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Op-Ed: Let’s Smile, Lie and Murder

Dr. Owen Brown is a Professor in the Department of Social Behavioral Sciences at Medgar Evers College. 
Donald Trump. Photo: Wikimedia Commons/Gage Skidmore.

By Dr. Owen Brown

There is a radical racialist problem in America. This problem is not new, and rightly so because didn’t Donald Trump exploit it and become the 45th? The Dixiecrats utilized it to cement institutionalized racism after the defeat of the Confederacy.  Following in the footsteps of Dixiecrats, generations later, President Richard Nixon utilized the War on Drugs to criminalize the Civil Rights and the Black Power Movements. 

These policies have devastated our communities and transformed black boys into killers of other black boys, men and women. Ask the Woos and the Choos in Brooklyn.

Now local police’s bodycams reveal what President Joe Biden knew when he and the Dixiecrats lined up in the 1980s and 1990s to pass federal laws that led to generations of black men and women being locked up for non-violent drug offenses. Institutional racism is consequential and mostly poor uneducated blacks were\are the victims of the lethal drugs, guns, and police that flooded their impoverished communities. 

The purpose of the latter was to blunt the momentum of the Civil Rights movement’s quest for racial and gender equity.  Ask the Gangsta Disciples.  Not surprisingly, cultural institutions central to the survival of the African American community were eroded. 

This included the family and the black church. In their places, the criminal justice system looms large over the opportunity structure facing African Americans.  President Biden expressed the ongoing troubling reality facing African Americans and the policing of its largely impoverished communities when he said:

Public trust is the foundation of public safety and there are still too many places in America today where the bonds of trust are frayed or broken. Tyre’s death is a painful reminder that we must do more to ensure that our criminal justice system lives up to the promise of fair and impartial justice, equal treatment, and dignity for all.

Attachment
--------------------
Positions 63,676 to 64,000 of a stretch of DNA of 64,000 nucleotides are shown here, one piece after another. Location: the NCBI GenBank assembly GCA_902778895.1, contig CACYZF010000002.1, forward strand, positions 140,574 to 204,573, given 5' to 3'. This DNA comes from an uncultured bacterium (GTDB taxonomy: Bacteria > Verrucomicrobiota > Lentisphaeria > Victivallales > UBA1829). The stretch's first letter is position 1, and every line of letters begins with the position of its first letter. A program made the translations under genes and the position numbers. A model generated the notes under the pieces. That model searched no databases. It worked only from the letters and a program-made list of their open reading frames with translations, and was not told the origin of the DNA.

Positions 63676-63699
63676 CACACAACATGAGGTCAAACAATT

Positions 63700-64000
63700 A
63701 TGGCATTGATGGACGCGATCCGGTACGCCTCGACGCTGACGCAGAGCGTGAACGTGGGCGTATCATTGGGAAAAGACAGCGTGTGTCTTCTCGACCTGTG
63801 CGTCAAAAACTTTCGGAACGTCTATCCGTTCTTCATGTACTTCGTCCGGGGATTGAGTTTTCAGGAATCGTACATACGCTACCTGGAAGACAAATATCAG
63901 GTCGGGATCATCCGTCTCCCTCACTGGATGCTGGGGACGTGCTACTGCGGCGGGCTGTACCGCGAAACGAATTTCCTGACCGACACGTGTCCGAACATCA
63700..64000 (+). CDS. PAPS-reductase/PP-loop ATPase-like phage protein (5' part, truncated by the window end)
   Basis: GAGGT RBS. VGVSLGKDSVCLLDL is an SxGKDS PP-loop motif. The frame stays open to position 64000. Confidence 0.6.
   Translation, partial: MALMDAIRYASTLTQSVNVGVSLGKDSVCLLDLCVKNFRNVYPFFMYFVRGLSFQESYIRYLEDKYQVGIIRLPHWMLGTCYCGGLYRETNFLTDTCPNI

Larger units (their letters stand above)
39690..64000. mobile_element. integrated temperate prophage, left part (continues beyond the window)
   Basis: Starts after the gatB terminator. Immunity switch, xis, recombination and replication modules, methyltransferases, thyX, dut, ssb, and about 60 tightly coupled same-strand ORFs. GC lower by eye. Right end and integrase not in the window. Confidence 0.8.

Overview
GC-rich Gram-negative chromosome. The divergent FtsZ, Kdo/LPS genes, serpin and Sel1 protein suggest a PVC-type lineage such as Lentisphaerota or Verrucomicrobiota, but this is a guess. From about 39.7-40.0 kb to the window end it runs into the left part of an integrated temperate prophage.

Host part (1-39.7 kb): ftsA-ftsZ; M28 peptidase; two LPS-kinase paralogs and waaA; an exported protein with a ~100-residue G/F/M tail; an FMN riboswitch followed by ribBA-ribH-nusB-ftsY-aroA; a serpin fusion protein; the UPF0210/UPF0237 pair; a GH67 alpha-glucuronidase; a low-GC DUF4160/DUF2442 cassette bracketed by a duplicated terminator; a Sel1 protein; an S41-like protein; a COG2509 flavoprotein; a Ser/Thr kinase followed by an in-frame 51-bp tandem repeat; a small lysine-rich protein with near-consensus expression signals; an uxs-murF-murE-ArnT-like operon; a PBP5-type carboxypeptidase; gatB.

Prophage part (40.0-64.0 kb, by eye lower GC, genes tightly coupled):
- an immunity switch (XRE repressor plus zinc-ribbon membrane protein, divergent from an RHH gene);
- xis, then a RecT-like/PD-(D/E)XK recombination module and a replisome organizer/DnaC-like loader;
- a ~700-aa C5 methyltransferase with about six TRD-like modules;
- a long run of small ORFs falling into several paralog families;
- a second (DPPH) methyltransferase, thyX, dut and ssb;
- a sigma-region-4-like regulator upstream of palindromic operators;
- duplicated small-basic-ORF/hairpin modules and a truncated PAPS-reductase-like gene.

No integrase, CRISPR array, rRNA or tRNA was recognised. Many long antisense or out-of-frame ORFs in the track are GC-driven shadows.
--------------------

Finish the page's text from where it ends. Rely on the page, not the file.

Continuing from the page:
We also cannot ignore the fact that fatal encounters with law enforcement have disparately impacted Black and Brown people.

Emmitt Martin III, Desmond Mills, Demetrius Haley, Justin Smith, and Tadarrrius Bean represent all the things of the Antebellum society and why blacks fought on the side of the Confederacy.  But were they all evil?  I don’t think so.  Many are on the frontline and convinced that the evils in our communities are because of bad choices.  Nevertheless, they are the blunt instruments central to enforcing the continued marginalization of African Americans in America’s body politics and its economic mainstream.  Unfortunately, Mr. Tyre is the latest victim of America’s obsession with criminalizing and erasing black bodies.

Owen Brown
Owen Brown. Photo: Provided.

As Americans marched across New York City, San Francisco, and Memphis, again, we are reminded that despite our awareness of racial disparities in the criminal justice system, atrocities against people of color continue, unabated.  Trying to blame them on a few “bad apples” or the need to have police trained better in newly developed DEI procedures is a red herring.